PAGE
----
The opinion of the court was delivered by: LASKER
William O'Donnel, the owner of 35% of the shares of stock and a former director and officer of Marine Repair Services, Inc. ("MRS"), sues for dissolution of the corporation under New York Business Corporation Law § 1104(a) on the grounds that those in control of MRS are guilty of illegal, fraudulent or oppressive acts towards O'Donnel and that the assets of the corporation are being looted or wasted. O'Donnel also sues on the corporation's behalf to recover allegedly wasted or looted assets. Defendants counterclaim that O'Donnel breached his fiduciary duties to the corporation by competing with MRS during and after his employment as an officer and that O'Donnel failed to return company cars after the termination of his employment. The case has been tried to the court.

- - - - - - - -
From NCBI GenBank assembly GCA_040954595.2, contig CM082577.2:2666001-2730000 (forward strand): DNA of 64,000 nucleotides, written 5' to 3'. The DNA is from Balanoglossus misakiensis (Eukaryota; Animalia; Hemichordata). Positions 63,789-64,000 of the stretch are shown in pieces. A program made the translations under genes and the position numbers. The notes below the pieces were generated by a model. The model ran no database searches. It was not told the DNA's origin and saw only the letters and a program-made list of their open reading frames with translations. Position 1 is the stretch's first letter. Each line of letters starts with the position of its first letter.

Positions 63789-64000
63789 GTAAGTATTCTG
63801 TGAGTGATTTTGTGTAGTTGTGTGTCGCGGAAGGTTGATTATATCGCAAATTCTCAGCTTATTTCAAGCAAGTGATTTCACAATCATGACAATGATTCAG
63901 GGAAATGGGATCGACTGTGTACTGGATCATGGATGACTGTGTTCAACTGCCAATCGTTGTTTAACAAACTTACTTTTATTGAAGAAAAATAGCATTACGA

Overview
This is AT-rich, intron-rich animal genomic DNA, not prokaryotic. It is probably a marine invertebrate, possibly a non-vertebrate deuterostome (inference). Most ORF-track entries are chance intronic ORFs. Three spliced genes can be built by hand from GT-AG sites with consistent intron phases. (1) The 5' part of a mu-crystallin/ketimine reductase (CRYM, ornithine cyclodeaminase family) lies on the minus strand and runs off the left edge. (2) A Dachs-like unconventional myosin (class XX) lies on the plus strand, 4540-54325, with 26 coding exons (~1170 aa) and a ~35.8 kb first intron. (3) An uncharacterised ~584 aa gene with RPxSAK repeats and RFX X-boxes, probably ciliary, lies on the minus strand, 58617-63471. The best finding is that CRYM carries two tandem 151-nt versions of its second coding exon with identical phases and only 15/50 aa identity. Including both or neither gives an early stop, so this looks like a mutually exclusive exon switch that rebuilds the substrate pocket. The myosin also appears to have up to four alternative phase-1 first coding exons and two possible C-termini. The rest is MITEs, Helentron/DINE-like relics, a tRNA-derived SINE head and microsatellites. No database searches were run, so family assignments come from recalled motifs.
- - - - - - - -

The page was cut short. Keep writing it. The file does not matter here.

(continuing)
According to O'Donnel's evidence, he and Marino agreed that they would share an equal voice and equal benefits in MRS, but Marino began refusing O'Donnel a say in the corporate management in April, 1980, and eventually brought about his termination as a director and officer in May and June, 1980. O'Donnel testified that he first met Marino about January, 1971, when Marino was hired and began working at Marine Trailers, a container repair concern and a subsidiary of Seamount, where O'Donnel had been employed for approximately two years as President. Sometime in 1972, American Export Lines, Marine Trailers' largest customer, expressed its intention not to continue doing business with Marine Trailers because it was unhappy with its principals. Marino suggested to O'Donnel that they acquire Marine Trailers together and attempt to convince American Export to keep its business there with Marino and O'Donnel owning and managing the company. They agreed that O'Donnel would bring Marino up to his own level of pay and that they would share equally in the venture. American Export, however, wanted nothing to do with anyone but O'Donnel and Marino at Marine Trailers, and subsequently cancelled its contract with Marine Trailers. (Tr. 18-21). American Export, however, indicated to Marino that if he could form a company which was properly licensed it would send its business to him. Marino next suggested that he attempt to purchase a small, licensed container repair business from his cousin, Philip Lacqua. According to O'Donnel, he and Marino negotiated with Lacqua and it was agreed that Lacqua would sell Marino 85 of the shares and retain 15, and that Marino would then sell O'Donnel 30 of his 85 shares. O'Donnel testified that it was agreed that the two would have equal ownership but that Marino would hold an extra 25 shares for the benefit of certain persons in Brooklyn. It was also agreed that their salaries and benefits would be equal and that they would each have an equal voice in the management of the new corporation. (Tr. at 21-28). It was not until 1974 that Marino and O'Donnel received formal certificates of stock ownership and that O'Donnel formally became a director and officer. (Tr. at 111, 112).